- Member of the U.S. House of Representatives, representing Texas
- Member of the Congressional Black Caucus and the Congressional Progressive Caucus
See also: Democratic Party Congressional Progressive Caucus
Congressional Black Caucus Out of Iraq Congressional Caucus
Eddie Bernice Johnson was born on December 3, 1934 in Waco, Texas. She earned a Nursing Certificate from St. Mary's College in 1955, a BS in Nursing from Texas Christian University in 1967, and an MPA from Southern Methodist University in 1976. Thereafter, Johnson worked variously as a regional director in the U.S. Department of Health, Education & Welfare; a psychiatric nurse at a Veterans' Administration Hospital; the head of a consulting and airport-concession management firm; and a board-of-directors member with Sunbelt National Bank.
Johnson, a Democrat, served in both the Texas House of Representatives (1972-86) and the Texas State Senate (1986-92) prior to her 1993 election to the U.S. Congress, where she has represented Texas's 30th District ever since. Johnson is a member of both the Congressional Black Caucus and the Congressional Progressive Caucus, and in the mid-2000s she belonged also to the Out of Iraq Congressional Caucus. Among her most stalwart political supporters have been the AFL-CIO, EMILY's List, J Street, the Progressive Democrats of America, and the Sierra Club. For details about Rep. Johnson's voting record on a range of key issues, click here, here, and here.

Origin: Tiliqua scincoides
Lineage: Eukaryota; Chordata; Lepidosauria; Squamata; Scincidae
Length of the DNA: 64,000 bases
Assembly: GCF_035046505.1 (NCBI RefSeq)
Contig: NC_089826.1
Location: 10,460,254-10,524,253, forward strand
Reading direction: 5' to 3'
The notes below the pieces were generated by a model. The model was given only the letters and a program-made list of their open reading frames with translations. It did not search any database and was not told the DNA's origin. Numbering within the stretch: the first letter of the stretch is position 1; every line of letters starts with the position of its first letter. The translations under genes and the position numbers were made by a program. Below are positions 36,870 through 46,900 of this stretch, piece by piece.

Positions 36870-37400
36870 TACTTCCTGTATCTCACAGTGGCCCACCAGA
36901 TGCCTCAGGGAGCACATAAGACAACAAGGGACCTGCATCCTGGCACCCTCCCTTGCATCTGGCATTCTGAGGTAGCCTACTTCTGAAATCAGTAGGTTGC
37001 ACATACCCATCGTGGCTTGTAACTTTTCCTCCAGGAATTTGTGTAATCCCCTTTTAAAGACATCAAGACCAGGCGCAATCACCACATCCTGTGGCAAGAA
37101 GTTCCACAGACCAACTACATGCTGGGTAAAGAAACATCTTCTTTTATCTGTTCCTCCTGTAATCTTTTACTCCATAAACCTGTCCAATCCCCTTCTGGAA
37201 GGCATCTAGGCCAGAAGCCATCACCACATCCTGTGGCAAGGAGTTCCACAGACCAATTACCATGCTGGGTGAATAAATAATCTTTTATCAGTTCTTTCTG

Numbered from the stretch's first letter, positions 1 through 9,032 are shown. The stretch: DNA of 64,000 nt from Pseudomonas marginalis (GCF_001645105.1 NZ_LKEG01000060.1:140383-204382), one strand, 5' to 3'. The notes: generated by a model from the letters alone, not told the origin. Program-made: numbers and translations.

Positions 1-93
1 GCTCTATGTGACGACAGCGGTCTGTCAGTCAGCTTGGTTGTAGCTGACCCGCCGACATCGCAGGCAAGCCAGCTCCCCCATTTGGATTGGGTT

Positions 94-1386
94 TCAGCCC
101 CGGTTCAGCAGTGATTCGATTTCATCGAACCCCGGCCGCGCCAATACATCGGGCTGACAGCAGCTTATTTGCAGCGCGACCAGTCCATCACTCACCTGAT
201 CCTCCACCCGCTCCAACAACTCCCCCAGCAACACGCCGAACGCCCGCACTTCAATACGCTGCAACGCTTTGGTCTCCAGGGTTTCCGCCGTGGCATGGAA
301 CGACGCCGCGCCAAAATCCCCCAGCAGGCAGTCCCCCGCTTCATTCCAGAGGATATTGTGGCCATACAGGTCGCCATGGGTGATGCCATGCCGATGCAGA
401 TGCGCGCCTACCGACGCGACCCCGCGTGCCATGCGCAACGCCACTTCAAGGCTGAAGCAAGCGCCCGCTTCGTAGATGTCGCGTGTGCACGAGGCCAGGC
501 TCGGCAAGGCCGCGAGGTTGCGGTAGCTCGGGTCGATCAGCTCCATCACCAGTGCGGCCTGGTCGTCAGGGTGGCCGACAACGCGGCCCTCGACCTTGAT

On a number of occasions, Johnson, who is a member of the NAACP, has accused her political adversaries of racism. In a September 2009 interview, for instance, when asked how much of conservative Americans' distaste for President Barack Obama might be due to his race, the congresswoman replied: “As far as African-Americans are concerned, we think most of it is. And we think it’s very unfortunate. We as African-American people of course are very sensitive to it.” In a similar vein, Johnson maintains that “the true intent” of Voter ID laws is “to disenfranchise certain voters,” specifically nonwhite minorities. As she articulated in August 2013: “Although voter intimidation today may not be as blatant as poll taxes or literacy tests, it still exists in more devious forms, such as burdensome voter ID laws that aim to oppress minorities.”
When the House of Representatives voted by a 345-75 margin to defund the notoriously corrupt community organization ACORN in September 2009, Johnson was one of the 75—all Democrats—who voted to continue funding the group. For a list of other legislators who voted as Johnson did, click here.
In 2009 Johnson co-sponsored the Community Reinvestment Modernization Act (CRMA), whose purpose was “to close the wealth gap in the United States” by increasing “home ownership and small business ownership for low- and moderate-income borrowers and persons of color.” Specifically, the legislation sought to apply lower lending standards not only to low-income, underqualified borrowers, but to any nonwhite minorities regardless of income. The original Community Reinvestment Act, which was a predominant cause of the disastrous housing-market crisis and economic meltdown of 2008, had pursued precisely these same objectives.